Growing up can be hard – especially when the time comes to leave home! For most modern-day humans, this means finding a job to financially support oneself, and a new place to live. For orangutans, this means being pushed out of the nest. Literally.
By the age of around 8-9 years, a juvenile orangutan will usually be pushed away by its mother as she prepares to have another baby. Even after this, juvenile orangutans will often return to visit their mothers and new siblings. Life in the jungle can be challenging, and even orangutans can appreciate the comforts of coming home to mom!
In the Bukit Batikap Protection Forest, we have watched many orangutan babies grow and learn the survival skills they need from their mothers. Then, the day comes when they must move on and live independently. Young orangutans are often reluctant to leave, and will try to come back to their mothers as much as possible! However, this was not the case for Garu, a female orangutan who was released to the Batikap forest with her mother, Gadis, in November 2012.
Our Post-Release Monitoring (PRM) team from Camp Totat Jalu in the Bukit Batikap Protection Forest recently caught up with Garu and noted that she has grown more independent during her six years in the wild. Even when she was very young, Garu displayed signs of being self-sufficient, and did not feel the need to always follow her mother. She could easily find food on her own, and would often venture a great distance away from mother Gadis. She was so notorious for this that our post-release monitoring (PRM) team members always knew they were in for a tough day of observations when they had to follow Gadis and Garu.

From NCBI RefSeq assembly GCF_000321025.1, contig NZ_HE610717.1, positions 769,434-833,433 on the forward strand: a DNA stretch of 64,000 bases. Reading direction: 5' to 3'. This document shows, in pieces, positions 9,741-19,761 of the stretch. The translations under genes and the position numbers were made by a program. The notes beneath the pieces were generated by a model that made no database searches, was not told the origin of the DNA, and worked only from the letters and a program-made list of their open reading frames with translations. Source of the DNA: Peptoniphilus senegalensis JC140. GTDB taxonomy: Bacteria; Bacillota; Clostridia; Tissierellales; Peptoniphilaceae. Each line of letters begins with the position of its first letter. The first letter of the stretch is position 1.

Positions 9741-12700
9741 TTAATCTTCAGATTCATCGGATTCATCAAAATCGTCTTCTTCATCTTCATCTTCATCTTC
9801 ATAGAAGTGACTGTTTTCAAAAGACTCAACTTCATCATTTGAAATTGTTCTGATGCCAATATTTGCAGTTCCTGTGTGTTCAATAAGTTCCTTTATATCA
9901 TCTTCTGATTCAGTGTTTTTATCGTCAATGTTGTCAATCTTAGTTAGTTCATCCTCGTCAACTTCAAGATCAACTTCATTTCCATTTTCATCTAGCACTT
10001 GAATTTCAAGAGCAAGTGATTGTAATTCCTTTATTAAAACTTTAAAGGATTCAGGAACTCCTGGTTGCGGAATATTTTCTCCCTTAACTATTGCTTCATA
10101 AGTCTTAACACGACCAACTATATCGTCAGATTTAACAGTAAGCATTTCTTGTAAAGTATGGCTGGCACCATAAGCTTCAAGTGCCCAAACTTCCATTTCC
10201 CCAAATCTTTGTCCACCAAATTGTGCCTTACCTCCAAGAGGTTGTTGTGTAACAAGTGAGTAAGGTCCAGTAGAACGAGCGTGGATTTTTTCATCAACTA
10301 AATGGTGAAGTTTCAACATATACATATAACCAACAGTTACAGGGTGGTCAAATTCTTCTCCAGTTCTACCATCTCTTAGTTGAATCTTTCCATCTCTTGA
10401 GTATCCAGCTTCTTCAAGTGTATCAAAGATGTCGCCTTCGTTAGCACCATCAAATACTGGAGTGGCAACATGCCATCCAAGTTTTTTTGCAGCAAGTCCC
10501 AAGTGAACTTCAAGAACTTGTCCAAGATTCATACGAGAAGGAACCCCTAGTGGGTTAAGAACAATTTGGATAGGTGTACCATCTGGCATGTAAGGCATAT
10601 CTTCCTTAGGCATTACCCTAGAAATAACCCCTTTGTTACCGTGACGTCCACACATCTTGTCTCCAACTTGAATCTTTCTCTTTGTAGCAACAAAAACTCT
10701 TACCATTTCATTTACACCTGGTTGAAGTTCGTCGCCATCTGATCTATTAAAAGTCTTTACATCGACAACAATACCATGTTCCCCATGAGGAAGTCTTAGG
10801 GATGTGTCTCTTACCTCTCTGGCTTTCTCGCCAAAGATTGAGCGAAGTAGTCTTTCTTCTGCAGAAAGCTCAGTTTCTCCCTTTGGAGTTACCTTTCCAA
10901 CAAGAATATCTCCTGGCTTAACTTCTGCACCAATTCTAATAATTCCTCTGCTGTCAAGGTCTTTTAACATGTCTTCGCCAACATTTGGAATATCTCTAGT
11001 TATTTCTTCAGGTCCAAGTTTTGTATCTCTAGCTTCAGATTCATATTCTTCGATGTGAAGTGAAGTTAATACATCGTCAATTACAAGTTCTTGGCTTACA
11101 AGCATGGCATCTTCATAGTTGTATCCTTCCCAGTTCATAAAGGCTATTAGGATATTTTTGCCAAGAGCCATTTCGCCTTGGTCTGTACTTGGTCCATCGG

The team recently spotted Garu feeding on forest fruits without mother Gadis. Instead, she had gathered with mother-infant pair Monic and Messi, and a larger juvenile, Lamar, who has been ranging alone successfully for nearly two years now since the passing of his mother.
During observations, Garu – or as we like to call her, Miss Independent – was having a lovely day feeding on fruits and playing with other young orangutans. We, on the other hand, were sick with worry about Gadis! Where was she? What if something had happened to her? In the coming days, finding Gadis became a priority for the team. Luckily, after a few days of searching we finally found her, and she was soon reunited with Garu!
The two spent the morning feeding together, but when Gadis grew tired and began making herself an early nest, Garu decided it was time to venture off alone again! For the next week, we observed Gadis with no Garu in sight. Clearly, Garu has truly embraced adulthood without being pushed away by her mother. What a brave feat!
Independent Garu is indeed a model orangutan; she feeds and ranges well without help from her mother. She still enjoys spending time with others, but has definitely taken her first steps toward adulthood.
Now that Gadis does not have Garu to care for, maybe we will see another baby from her in the coming years!
Text by: Andrea Knox, PRM Coordinator at Camp Totat Jalu, Bukit Batikap Protection Forest